When Head Coach Shaka Smart hired Will Wade in 2009, all he could
talk about was Wade’s work ethic.
After three seasons in Richmond, everyone associated with VCU Basketball knows why. Wade’s relentless work ethic has helped land VCU three of the top non-BCS recruiting class in the country according to numerous publications.
His hard work and dedication has paid off in a boatload of wins for the Black and Gold. In three seasons with the Rams, Wade has helped guide VCU to the most wins, 84, in any three-year span in school history. The 84 wins are the eighth-most in the country over the past three seasons.
Every season that Wade has been on the sideline for VCU has seen the Rams reach the postseason, including back-to-back NCAA Tournament appearances in 2011 and 2012. Not to mention one of the most historic runs in college basketball history when the Black & Gold reached the Final Four in 2011.
“I came here because I knew the tradition that came with the VCU Basketball program,” Wade said. “I just want to do everything possible to continue that success, while taking this program to even greater heights.”
The first call Smart made after accepting the VCU job was to Wade.
“He called me around noon and said, ‘It’s done’, and I was on an 8:40 flight that evening,” Wade said. “I think I landed about 11 p.m., and then we met until 3 a.m.”
It wasn’t completely a blind leap of faith. Wade and Smart had known each other for years. Although they had met previously, Smart and Wade forged a close friendship during the 2006-07 season at Clemson. That year, Smart was serving as an assistant coach, while Wade was the director of operations on Oliver Purnell’s staff.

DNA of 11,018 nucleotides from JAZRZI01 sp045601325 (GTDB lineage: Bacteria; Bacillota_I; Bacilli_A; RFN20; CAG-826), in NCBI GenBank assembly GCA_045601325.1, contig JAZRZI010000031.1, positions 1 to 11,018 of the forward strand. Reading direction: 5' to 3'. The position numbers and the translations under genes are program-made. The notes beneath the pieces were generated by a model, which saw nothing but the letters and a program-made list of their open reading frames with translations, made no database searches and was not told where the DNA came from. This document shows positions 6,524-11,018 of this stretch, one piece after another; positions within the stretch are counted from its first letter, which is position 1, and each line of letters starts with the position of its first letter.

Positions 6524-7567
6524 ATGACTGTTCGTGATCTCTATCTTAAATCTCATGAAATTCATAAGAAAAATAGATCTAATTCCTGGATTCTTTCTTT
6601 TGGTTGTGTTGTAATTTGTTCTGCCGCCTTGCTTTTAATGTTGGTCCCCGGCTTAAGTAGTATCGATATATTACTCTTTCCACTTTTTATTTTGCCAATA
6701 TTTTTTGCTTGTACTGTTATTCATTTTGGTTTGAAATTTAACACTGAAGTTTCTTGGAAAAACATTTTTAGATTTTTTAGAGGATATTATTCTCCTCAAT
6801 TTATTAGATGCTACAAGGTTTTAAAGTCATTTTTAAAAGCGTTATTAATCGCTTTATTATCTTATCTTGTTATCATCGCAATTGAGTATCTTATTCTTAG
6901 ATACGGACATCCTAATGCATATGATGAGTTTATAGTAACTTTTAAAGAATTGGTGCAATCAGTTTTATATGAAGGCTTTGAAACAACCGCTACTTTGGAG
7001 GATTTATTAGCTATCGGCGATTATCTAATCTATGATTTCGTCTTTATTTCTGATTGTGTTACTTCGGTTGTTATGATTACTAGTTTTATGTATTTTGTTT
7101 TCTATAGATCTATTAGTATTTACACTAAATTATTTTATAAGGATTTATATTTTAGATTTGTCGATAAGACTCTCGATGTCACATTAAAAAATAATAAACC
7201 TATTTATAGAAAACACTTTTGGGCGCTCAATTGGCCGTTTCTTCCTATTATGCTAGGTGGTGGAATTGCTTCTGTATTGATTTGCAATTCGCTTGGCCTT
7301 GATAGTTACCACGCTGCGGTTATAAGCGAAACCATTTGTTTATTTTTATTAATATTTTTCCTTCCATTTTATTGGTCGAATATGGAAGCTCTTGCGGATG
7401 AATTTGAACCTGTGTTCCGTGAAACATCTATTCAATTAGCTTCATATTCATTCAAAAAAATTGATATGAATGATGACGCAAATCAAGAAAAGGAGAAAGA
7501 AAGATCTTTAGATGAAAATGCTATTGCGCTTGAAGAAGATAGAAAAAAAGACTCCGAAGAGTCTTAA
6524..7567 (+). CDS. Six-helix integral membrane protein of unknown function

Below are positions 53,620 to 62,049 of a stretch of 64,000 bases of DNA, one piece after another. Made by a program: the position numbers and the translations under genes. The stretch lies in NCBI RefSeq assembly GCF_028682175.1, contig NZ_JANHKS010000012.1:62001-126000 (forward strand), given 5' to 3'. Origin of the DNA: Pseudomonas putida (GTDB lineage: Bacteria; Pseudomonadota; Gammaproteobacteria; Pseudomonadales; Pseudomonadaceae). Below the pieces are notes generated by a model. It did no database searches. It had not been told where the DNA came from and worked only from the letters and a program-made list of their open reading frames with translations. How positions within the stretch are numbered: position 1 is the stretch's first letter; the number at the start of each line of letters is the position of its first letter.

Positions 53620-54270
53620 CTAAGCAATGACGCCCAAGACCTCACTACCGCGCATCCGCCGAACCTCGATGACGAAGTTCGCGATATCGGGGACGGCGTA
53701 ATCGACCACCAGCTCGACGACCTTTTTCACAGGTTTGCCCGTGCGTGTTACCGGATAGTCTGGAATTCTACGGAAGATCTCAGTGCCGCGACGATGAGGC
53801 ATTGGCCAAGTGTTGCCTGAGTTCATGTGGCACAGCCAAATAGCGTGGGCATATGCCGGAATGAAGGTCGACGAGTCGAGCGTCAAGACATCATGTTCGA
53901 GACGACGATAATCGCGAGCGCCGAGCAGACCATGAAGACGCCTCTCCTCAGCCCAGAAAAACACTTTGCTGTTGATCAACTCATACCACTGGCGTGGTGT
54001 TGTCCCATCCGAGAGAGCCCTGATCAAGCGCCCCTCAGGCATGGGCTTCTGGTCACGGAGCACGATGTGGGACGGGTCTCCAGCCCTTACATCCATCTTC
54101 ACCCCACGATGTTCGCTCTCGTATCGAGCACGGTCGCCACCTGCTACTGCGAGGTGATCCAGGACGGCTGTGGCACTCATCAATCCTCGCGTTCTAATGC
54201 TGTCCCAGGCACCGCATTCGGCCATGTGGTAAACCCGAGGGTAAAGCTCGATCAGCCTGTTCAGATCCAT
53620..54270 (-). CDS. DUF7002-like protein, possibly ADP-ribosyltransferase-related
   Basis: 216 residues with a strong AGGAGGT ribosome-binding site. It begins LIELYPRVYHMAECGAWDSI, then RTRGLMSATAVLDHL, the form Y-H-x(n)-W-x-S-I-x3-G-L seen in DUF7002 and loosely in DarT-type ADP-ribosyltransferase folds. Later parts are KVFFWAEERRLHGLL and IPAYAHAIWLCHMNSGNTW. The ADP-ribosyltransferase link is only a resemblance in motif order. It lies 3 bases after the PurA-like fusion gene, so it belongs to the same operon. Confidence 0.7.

“We hit it off,” Wade said. “We were both very involved with our players, so our paths just crossed a lot. We have a lot of the same core beliefs and many of the same ways of doing things.”
For Smart, the decision to make Wade his first hire at VCU was a no-brainer.
“There’s that saying, ‘don’t work harder, work smarter.’ Well, Will works harder and smarter,” Smart said. “He struck me as the hardest working guy I knew. His attention to detail is second to none, and he’s really good at developing relationships. I knew that Will was someone we had to have on staff here.”
During their days at Clemson and in the years since, Wade and Smart would occasionally kick around the idea of working together again if one of them secured a head coaching job.
“We’d joke about stuff like that, but I don’t think we’d ever take it seriously,” said Wade. “This is a crazy business. You never know what’s going to happen down the line. But we had a mutual respect for what each other did.”
When the opportunity actually did arise, neither man hesitated. It was an easy decision for both, not just because of their friendship, but rather, their shared philosophies.
“The first thing is that Coach Smart wants to win with character kids,” Wade said. “He wants guys who are character first. We call them winning guys, whether it’s on the court or off the court. He wants to do things the right way, which always struck a chord with me.”
In addition to their similar ideals, Wade came with an impressive resume.
During Wade’s first season at Harvard, where he served as the program’s recruiting coordinator, the Crimson landed one of the top 25 classes in the country, according to ESPN.com. In 2008-09, Harvard finished 14-14, its first .500 campaign since 2001-02. The 14 victories were also the tied for the Crimson’s most since 1995-96.
Wade effectively spent six years with the Clemson basketball program from 2001-07, four as a student manager, plus one each as a graduate assistant and director of operations.
A native of Nashville, Tenn., Wade grew up with a passion for basketball and a work ethic inspired by his father, Frank, an insurance salesman, and his mother, Margaret, the head of a private school. However, physical talent doesn’t always cooperate with desire. When it became obvious that there wasn’t much of a need at the college level for 6-foot-4 post players, Wade decided to take another path.
After graduating high school in 2001, Wade headed to Clemson, where he could major in secondary education and also work as a student manager. The original plan was to eventually become a high school coach and teacher, but college plans have always been fluid. Wade’s total commitment to the game eventually led him to pursue coaching in the college arena.
“I’m never truly away from it,” Wade said. “I’m always thinking about it, working on something. I keep a pad next to my bed, and I might wake up at one in the morning and write something down.”